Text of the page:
The publication U.S. Pat. No. 5,681,224 discloses an obstacle, the movement of which is effected by means of a hydraulic cylinder. The hydraulic cylinder is guided either manually from the control panel of a score keeping device or by means of an electronic control circuit.
The publication U.S. Pat. No. 5,857,918 discloses an obstacle, which is formed when the other side of a gutter composed of two parts is lifted up by means of air cylinders or another electromechanical system. The air cylinders cushion the mechanical stress exerted to the obstacle when the obstacle is lowered down.
The drawbacks of prior art obstacles are for example the complex and expensive structures that are liable to breaking. By means of the obstacle according to the invention it is possible to avoid the above-mentioned problems.
The obstacle and the bowling lane according to the invention are characterized in that the means for moving the obstacle element comprise a channel underneath the obstacle element that can be expanded with a gaseous or liquid medium.
The obstacle according to the invention is simple and cheap, and it endures the blows caused by a bowling ball or another object. It is a special advantage of the present invention that the downward movement of the obstacle, i.e. the movement to a position in which the obstacle normally is during bowling, does not have to be cushioned separately, but cushioning is effected already as a result of the structure of the obstacle.
In the longitudinal direction of a single bowling lane, the lane contains an approach lane, a ball track and a pin deck on which the pins to be bowled down stand erect. On both sides of each single bowling lane there is a gutter, along which the bowling ball travels if it falls out of the track. Furthermore, the lane contains machines which are arranged for example to take care of keeping the scores and lifting the pins up.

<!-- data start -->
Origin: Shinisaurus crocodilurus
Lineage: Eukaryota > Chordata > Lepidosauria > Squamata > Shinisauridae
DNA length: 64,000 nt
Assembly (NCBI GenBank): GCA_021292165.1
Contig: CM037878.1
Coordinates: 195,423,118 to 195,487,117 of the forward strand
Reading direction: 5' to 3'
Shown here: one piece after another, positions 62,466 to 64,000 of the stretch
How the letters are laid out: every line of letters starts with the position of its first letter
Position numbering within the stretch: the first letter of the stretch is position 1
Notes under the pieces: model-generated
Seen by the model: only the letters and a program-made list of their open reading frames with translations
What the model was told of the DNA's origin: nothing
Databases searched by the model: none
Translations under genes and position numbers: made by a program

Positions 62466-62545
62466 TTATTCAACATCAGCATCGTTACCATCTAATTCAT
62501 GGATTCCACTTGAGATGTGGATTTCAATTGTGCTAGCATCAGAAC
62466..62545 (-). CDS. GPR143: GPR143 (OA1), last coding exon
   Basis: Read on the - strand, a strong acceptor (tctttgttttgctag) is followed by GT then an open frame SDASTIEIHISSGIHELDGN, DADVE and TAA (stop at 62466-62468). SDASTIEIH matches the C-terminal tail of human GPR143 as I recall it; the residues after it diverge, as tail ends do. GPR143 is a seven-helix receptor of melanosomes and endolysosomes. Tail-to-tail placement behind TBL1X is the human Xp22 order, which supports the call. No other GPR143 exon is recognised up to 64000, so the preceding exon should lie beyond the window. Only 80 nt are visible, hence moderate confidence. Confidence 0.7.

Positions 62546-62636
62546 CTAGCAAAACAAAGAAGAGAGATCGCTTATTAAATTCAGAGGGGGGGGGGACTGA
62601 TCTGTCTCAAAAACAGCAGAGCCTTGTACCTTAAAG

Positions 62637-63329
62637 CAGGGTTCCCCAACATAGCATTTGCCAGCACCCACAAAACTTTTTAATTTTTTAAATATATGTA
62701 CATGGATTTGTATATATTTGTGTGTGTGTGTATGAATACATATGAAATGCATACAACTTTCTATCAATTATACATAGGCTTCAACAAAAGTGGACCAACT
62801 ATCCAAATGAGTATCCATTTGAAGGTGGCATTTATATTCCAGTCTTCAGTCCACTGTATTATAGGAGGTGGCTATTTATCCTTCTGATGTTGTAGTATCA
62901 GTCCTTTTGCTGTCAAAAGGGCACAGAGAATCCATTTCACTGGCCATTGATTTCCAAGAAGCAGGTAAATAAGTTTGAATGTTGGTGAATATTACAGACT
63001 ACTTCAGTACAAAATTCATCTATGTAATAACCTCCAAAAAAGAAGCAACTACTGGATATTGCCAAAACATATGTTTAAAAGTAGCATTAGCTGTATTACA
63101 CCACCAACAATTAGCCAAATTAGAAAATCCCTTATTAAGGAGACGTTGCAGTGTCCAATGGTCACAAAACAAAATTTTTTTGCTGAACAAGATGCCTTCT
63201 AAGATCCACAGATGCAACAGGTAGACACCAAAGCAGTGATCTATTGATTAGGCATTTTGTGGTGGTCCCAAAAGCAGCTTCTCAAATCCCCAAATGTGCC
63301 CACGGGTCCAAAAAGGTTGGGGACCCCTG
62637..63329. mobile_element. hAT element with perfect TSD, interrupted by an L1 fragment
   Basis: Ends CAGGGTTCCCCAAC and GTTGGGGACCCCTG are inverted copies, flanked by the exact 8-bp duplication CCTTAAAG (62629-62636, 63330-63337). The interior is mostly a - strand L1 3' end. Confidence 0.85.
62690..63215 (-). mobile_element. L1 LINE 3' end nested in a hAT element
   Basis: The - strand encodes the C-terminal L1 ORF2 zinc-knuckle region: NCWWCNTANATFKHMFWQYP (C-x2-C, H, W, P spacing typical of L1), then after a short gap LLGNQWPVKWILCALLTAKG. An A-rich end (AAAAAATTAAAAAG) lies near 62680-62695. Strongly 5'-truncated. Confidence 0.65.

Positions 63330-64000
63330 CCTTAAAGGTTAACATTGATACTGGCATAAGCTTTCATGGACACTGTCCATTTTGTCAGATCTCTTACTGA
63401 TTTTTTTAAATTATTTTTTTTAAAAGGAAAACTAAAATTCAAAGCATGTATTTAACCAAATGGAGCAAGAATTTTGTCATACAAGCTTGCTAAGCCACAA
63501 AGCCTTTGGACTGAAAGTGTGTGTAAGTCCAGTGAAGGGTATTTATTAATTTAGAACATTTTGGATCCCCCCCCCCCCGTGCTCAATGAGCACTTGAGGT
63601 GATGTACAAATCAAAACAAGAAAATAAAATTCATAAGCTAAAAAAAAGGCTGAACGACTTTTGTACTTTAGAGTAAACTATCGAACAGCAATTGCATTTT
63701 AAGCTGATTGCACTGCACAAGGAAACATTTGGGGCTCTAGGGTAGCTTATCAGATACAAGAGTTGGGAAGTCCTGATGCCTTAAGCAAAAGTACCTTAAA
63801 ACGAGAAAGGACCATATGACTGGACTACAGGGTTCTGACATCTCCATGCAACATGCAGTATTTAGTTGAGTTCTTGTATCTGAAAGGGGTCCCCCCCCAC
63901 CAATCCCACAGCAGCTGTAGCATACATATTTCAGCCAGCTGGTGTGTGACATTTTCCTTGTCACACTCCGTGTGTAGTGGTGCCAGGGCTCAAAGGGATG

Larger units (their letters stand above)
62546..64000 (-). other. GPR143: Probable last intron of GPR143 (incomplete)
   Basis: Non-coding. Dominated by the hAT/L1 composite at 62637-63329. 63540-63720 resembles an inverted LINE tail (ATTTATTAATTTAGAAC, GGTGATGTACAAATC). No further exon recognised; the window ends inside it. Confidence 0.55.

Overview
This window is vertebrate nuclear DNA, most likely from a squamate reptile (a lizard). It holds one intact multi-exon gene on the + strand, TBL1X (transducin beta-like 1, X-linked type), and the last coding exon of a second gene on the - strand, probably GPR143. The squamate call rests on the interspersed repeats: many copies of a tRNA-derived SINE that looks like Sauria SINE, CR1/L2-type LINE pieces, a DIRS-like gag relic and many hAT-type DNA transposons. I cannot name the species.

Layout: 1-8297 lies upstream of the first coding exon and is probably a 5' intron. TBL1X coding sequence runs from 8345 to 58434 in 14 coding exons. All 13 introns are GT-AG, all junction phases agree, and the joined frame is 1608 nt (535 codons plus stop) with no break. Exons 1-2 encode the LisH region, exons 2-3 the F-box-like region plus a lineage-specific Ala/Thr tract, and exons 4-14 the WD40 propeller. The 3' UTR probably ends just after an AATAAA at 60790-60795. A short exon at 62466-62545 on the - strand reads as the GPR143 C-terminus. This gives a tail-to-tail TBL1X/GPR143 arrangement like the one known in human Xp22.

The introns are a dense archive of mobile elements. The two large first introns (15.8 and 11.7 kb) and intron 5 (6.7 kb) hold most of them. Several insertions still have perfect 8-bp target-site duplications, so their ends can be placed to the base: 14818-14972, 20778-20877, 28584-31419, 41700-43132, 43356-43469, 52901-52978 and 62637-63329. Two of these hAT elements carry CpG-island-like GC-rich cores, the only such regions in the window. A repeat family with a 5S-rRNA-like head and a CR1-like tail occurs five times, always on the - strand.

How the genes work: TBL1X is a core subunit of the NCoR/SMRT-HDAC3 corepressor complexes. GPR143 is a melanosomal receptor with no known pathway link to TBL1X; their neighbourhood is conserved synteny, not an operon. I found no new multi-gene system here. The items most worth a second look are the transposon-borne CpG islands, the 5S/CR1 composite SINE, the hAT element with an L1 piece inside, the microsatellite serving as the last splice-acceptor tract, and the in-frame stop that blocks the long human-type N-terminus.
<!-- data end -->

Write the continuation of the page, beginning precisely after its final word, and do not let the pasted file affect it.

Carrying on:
The entire bowling lane is composed of sections in the lateral direction in such a manner that there are two gutters between single bowling lanes. Underneath the entire bowling lane there is a substructure. The returning of the ball takes place in the space underneath and/or between the gutters in such a manner that balls of two tracks are returned in the same space. Thus, space for the ball return is required only underneath every other pair of gutters. On top of the substructure, bowling lane panels are mounted by means of a suitable attachment, which bowling lane panels can be several superimposed panel layers or bowling lane elements composed of a multiple layer structure. Between the panel layer or the lane element and the substructure there may be a material, for example a rubber mat or the like, as a cushioning layer.
The substructure of the bowling lane comprises beams extending in the longitudinal direction of the bowling lane, beams extending in the lateral direction of the bowling lane and vertical beams supporting the bowling lane. The beams are connected to each other in such a manner that they form a three-dimensional trussed structure. The substructure may also contain diagonal beams.
The channel according to the invention, which can be expanded with a liquid or gaseous medium, is positioned underneath the obstacle element, extending over the entire distance in the longitudinal direction of a single bowling lane or part of the same that forms the travel path of the bowling ball, i.e. the area between the approach lane and the pin deck. The material of the channel is at least partly flexible in such a manner that it is capable of reacting to a pressure change in the channel. The channel is suitably supported in such a manner that it is substantially parallel to the plane of the bowling lane. Underneath the channel there may be a plate or a groove parallel to the plane of the bowling lane, which supports the channel, or the channel may be attached to the beams in the cross direction of the substructure in such a manner that it does not move in the lateral direction.